|Outline Map →||Route file →|
Date: 21 May 2007
Start / Finish: Rhayader. Free car park, toilets 967678.
Maps: Explorer 200 Llandrindod Wells & Elan Valley + 214 Llanidloes & Newtown.
|Day 1||Gwastedyn Hill & Carn Gafallt||10.5 miles / 2680 feet (16.9km / 816m)|
|Day 2||Claerwen, the Cerrigllwydion lakes & Carn Ricet||15.8 miles / 2230 feet (25.4km / 679m)|
|Day 3||Cefn Bach & Garreg Lwyd||12.7 miles / 2200 feet (20.4km / 670m)|
Another little trodden circuit in the wilds of the Elan Valley from Rhayader, including three new Marilyns and a closer exploration of the Cerrigllwydion lakes that we only glimpsed last time.
The day began with two wasted attempts to find a riverside route from the car park. Taking the path through the small park on the W side of the river, the bridleway at the far end does indeed go straight through the river exactly as suggested on the map. Returning to the road and descending on the E side, a notice welcomed us to 'The Riverside Walk' but that looked impassable as well, so we walked through the town and along the A470 to Tan House bridge and the signed riverside footpath. This is little used but the stiles and footbridges are in place, and immediately after the treatment works the path climbs L to rejoin the road. A good bridleway track climbs to gain the ridge of Gwastedyn Hill and a prominent cairn lies a short walk SW, but the summit lies in access land across a shallow depression and a fence must be negotiated in the corner next to a metal gate to gain entry. From the summit cairn there are good views of the surrounding hills including the next objective, Carn Gafallt.
Returning to the gate, a track descends through an infant plantation to join the bridleway around the steep southern slopes. A short sunken lane drops down on the R of Pen-y-ffynnon farm to join the continuation bridleway SW, and keeping a close eye on the map, this passes through Ashfield farm and emerges on the A470 a short way S of Llanwrthwl bridge. Across the river the Wye Valley Walk (WVW) climbs NW to access land at Bwlch Coch, where we left it to follow a good track SW across the shoulder of Carn Gafallt. It is a matter of deciding where to strike out up the rough pathless slopes, and after threading our way through heathery and tussocky hillocks we reached the cairned summit, which was rather characterless under the grey skies but had a view down to Caban-coch reservoir dam.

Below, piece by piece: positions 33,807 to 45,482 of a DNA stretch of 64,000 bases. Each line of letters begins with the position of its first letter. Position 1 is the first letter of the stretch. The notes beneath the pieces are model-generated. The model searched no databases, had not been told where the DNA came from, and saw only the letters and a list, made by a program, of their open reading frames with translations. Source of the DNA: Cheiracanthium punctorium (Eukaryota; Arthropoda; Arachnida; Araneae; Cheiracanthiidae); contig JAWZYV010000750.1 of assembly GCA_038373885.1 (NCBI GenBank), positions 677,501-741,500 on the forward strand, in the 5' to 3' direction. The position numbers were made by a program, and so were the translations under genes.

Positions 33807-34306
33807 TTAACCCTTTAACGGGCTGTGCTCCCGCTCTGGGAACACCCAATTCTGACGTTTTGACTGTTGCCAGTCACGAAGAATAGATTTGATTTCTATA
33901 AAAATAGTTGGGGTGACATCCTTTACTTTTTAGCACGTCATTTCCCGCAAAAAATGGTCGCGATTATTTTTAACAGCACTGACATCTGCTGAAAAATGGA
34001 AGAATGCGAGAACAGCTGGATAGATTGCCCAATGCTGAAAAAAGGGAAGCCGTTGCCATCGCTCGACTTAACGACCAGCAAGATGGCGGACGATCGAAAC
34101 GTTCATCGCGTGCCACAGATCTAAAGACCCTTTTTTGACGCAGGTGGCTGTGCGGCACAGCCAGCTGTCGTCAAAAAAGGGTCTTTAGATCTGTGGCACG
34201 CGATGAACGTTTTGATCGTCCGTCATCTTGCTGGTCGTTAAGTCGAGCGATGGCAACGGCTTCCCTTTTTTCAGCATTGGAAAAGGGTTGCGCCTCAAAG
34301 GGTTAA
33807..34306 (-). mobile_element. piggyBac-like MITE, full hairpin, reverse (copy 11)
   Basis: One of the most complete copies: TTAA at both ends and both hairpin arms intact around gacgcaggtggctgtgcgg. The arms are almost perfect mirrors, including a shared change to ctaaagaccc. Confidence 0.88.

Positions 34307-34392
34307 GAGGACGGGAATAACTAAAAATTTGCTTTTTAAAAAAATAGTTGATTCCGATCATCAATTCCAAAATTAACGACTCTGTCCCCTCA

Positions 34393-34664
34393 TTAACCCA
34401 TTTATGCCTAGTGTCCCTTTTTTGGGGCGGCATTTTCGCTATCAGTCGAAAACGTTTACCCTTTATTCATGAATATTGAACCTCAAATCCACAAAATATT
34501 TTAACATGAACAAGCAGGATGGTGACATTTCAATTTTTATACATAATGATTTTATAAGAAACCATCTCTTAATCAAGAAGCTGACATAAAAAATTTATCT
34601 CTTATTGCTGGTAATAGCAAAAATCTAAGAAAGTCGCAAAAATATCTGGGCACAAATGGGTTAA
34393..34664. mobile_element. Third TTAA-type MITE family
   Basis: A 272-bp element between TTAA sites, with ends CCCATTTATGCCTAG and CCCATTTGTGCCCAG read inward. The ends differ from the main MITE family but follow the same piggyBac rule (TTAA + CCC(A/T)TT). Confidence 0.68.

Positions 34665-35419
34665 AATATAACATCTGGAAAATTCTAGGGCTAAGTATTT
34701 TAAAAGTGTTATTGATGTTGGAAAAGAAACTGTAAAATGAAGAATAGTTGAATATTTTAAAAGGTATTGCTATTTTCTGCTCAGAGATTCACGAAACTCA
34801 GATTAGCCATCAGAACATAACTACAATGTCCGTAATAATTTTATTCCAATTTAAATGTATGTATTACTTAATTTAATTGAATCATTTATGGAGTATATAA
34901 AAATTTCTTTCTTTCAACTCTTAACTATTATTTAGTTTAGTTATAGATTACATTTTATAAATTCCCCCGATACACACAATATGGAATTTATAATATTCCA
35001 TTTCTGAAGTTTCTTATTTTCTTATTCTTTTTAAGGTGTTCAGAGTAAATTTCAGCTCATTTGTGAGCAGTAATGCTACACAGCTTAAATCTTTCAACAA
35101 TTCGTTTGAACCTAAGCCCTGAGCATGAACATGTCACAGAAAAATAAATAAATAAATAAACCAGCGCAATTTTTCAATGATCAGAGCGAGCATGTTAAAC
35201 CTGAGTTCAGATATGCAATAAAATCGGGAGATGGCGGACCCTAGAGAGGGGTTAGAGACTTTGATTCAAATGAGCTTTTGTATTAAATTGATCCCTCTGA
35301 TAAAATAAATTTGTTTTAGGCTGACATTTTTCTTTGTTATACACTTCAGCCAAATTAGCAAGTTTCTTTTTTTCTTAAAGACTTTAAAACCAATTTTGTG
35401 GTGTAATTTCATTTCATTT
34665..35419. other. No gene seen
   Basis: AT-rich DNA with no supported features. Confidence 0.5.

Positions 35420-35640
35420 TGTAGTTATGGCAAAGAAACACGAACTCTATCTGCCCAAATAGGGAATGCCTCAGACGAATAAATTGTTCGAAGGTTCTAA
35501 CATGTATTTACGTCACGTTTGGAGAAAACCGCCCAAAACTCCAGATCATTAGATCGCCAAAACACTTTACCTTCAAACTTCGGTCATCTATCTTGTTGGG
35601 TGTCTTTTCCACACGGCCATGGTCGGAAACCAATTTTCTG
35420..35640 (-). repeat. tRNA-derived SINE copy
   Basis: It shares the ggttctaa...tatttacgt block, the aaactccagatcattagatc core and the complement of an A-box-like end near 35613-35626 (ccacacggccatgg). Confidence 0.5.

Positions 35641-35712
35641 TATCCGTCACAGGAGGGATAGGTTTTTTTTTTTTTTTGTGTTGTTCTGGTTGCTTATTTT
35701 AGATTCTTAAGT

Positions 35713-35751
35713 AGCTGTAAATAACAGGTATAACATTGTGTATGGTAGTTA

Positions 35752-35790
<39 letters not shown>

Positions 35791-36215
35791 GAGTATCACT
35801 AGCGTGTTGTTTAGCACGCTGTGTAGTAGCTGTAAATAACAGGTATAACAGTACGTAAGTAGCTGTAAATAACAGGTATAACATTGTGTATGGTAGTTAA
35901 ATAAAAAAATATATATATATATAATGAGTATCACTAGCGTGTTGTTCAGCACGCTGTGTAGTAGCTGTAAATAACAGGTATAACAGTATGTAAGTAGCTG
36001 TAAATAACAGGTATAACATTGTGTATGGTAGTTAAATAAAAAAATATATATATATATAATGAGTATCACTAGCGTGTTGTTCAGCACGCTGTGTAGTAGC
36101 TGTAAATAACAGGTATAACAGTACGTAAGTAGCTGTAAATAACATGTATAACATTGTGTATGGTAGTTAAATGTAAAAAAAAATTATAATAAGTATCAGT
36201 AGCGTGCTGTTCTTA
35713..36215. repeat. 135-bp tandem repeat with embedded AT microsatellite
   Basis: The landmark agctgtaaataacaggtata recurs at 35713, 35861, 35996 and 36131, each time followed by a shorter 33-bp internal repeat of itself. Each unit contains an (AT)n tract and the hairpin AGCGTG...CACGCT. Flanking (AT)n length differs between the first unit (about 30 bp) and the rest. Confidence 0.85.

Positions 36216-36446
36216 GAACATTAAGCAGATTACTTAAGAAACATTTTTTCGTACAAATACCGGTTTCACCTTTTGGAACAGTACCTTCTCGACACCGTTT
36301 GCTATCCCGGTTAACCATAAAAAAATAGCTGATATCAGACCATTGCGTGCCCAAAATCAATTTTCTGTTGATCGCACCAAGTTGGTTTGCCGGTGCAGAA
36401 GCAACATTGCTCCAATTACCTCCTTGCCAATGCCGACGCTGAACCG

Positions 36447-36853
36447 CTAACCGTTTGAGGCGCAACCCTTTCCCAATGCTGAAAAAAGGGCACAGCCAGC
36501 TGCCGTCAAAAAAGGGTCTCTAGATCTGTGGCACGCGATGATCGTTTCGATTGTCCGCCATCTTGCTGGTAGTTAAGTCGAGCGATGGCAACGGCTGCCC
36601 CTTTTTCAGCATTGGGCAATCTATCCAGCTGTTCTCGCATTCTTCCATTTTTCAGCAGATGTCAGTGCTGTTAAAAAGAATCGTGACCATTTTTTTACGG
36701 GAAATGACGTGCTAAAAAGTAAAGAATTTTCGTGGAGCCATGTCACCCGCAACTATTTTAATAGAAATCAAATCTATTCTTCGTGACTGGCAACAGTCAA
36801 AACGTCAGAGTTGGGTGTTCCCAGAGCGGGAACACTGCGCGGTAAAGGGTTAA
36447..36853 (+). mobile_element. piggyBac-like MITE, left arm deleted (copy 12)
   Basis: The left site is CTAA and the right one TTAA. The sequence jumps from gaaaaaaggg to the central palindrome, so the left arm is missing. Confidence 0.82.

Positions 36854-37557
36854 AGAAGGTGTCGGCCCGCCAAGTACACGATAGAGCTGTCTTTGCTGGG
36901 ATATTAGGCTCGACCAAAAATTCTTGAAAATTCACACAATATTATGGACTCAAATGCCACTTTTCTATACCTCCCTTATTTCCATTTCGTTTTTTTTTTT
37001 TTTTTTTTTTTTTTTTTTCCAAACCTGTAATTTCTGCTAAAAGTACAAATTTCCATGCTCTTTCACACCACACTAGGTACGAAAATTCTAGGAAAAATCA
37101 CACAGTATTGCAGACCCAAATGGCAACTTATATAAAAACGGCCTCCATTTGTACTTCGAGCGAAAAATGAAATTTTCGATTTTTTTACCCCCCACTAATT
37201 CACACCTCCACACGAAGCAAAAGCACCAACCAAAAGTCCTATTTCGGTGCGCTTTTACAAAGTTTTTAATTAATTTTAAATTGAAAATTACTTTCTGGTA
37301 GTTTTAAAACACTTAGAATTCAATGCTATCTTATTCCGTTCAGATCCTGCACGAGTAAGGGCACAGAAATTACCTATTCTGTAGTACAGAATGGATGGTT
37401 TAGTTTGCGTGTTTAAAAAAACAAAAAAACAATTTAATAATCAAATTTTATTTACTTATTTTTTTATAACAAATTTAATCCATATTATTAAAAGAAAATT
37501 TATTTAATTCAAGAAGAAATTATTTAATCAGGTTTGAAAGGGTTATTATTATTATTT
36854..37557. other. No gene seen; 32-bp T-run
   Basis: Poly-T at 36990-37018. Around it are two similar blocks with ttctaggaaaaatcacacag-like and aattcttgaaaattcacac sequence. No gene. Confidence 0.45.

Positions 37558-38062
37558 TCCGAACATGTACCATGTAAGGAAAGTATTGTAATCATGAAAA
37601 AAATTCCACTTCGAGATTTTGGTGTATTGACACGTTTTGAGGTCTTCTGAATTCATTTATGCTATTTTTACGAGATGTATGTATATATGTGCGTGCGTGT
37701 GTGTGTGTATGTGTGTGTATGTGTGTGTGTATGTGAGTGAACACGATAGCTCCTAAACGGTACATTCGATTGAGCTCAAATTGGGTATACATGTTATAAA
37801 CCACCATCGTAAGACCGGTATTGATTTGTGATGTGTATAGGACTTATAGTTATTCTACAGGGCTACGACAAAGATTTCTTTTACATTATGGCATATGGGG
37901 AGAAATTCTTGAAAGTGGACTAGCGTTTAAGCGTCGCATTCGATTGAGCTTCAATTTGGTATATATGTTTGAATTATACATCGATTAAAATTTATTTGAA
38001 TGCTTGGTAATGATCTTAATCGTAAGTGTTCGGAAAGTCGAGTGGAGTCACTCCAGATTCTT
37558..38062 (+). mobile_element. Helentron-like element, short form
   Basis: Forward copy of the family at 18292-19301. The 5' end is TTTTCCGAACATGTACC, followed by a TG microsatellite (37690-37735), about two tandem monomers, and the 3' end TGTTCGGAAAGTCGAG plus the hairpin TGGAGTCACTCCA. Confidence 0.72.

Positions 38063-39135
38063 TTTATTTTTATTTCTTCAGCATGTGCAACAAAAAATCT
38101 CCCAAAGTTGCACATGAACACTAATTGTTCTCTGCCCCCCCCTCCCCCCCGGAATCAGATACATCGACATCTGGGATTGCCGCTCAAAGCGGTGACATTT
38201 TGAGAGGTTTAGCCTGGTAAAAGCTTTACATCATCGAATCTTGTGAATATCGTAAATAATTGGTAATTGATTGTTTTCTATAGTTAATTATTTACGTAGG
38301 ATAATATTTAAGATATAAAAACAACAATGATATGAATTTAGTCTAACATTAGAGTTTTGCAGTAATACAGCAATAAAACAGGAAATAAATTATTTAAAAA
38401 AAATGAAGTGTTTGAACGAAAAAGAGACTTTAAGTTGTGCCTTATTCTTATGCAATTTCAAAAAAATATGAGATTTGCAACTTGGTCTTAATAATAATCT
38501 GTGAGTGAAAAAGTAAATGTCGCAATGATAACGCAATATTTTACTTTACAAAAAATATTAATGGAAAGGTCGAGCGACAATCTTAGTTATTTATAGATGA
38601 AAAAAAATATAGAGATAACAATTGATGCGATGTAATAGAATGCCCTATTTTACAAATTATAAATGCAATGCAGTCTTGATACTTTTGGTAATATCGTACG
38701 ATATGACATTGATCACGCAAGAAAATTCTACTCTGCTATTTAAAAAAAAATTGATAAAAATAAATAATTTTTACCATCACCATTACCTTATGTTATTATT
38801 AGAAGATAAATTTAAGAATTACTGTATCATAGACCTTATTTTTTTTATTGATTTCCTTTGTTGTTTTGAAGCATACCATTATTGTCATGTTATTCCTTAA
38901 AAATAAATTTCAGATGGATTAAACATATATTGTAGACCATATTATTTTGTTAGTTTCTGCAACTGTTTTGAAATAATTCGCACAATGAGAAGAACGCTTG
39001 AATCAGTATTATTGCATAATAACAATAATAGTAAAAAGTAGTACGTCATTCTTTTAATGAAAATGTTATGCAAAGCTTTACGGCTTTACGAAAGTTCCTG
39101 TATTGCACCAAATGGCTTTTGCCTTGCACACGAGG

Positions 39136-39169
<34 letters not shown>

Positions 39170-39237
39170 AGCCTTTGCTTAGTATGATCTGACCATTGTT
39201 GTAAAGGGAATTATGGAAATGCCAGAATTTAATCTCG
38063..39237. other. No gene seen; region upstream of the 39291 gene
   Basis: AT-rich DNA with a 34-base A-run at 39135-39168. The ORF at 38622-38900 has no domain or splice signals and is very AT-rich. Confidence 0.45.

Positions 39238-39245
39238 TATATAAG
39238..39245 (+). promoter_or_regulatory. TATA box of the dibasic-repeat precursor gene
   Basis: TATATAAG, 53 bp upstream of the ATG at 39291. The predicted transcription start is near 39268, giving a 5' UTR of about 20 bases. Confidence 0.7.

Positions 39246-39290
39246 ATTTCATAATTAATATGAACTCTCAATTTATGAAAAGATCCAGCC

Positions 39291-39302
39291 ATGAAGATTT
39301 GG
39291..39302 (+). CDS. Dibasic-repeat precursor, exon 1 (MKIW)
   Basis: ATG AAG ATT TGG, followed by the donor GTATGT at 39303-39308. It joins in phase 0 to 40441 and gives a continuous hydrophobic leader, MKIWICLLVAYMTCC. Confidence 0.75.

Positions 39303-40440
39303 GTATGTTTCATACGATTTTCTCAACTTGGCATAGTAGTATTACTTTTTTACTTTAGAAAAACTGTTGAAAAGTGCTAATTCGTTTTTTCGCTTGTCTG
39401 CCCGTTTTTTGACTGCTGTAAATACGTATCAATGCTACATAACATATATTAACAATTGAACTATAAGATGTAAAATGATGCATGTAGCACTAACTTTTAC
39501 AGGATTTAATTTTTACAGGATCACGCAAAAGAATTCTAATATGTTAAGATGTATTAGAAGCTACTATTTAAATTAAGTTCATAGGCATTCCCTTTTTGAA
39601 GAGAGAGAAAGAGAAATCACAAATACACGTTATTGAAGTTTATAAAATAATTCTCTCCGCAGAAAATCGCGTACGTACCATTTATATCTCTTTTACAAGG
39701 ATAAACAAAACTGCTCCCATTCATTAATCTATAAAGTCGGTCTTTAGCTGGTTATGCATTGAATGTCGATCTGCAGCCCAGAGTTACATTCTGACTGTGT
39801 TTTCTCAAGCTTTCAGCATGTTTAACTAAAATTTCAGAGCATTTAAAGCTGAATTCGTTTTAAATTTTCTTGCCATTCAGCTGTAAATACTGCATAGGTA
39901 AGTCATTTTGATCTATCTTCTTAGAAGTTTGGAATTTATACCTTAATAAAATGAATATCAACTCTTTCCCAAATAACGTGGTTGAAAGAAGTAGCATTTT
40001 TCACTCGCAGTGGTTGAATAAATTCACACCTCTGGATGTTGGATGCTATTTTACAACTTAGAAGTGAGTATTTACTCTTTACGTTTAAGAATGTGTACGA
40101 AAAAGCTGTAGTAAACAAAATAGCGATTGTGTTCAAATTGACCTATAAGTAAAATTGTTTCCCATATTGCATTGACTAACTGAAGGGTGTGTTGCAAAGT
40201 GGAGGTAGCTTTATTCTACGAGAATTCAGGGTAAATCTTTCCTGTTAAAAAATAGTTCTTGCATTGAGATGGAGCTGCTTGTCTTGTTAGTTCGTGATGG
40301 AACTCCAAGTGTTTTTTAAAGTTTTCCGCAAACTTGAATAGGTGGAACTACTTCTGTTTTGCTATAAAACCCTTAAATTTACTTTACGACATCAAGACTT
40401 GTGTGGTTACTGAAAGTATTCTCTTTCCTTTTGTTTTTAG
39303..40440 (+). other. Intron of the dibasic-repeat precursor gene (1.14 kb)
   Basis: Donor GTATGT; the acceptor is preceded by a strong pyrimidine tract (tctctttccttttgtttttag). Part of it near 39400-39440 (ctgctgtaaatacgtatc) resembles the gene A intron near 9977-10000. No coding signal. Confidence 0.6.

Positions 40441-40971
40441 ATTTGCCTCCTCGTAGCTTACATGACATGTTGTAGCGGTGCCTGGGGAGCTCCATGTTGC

It seemed easiest to return eastwards and descend S to the unfenced track, but a vague thin path soon appeared that meandered down SW to meet a fence. Following a cross fence down through the trees, there were huge numbers of 'abseiling caterpillars' dangling from their threads, and on reaching the track we were covered in them. These are the caterpillars of the oak leaf roller moth and the trees here were indeed all oaks. The track emerges on a lane and a short walk along is a surfaced bridleway that ascends on the R of a forest to the boundary of access land. Diverging S from the main track, a path climbs the cropped grass to the rocky outcrops of Crugian Bach and we continued southwards over pathless but easy terrain to cross the Nant y Gro and collect water. The grassy top of Gro Hill just beyond made a good pitch.
There were crystal clear views and a glowing dawn sky as we headed W over a minor rocky top and descended to the bridleway track alongside the forest. This leads down to Caban-coch reservoir and the historical buildings of Llannerch Cawr, whose architecture and history are described on an information board.